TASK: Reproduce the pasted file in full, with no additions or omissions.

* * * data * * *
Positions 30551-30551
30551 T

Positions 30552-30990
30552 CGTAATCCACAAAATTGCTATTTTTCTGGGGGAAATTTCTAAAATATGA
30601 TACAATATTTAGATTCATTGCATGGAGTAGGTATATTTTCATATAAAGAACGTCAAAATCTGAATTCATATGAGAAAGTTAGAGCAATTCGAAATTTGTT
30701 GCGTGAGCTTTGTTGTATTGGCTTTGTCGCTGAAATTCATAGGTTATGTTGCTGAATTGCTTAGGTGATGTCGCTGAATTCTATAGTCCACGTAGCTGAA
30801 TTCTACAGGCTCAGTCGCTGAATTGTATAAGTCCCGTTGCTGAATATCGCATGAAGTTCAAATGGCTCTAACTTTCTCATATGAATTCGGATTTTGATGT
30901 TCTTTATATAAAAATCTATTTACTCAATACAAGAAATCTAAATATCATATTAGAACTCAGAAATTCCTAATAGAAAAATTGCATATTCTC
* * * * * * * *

Positions 30551-30551
30551 T

Positions 30552-30990
30552 CGTAATCCACAAAATTGCTATTTTTCTGGGGGAAATTTCTAAAATATGA
30601 TACAATATTTAGATTCATTGCATGGAGTAGGTATATTTTCATATAAAGAACGTCAAAATCTGAATTCATATGAGAAAGTTAGAGCAATTCGAAATTTGTT
30701 GCGTGAGCTTTGTTGTATTGGCTTTGTCGCTGAAATTCATAGGTTATGTTGCTGAATTGCTTAGGTGATGTCGCTGAATTCTATAGTCCACGTAGCTGAA
30801 TTCTACAGGCTCAGTCGCTGAATTGTATAAGTCCCGTTGCTGAATATCGCATGAAGTTCAAATGGCTCTAACTTTCTCATATGAATTCGGATTTTGATGT
30901 TCTTTATATAAAAATCTATTTACTCAATACAAGAAATCTAAATATCATATTAGAACTCAGAAATTCCTAATAGAAAAATTGCATATTCTC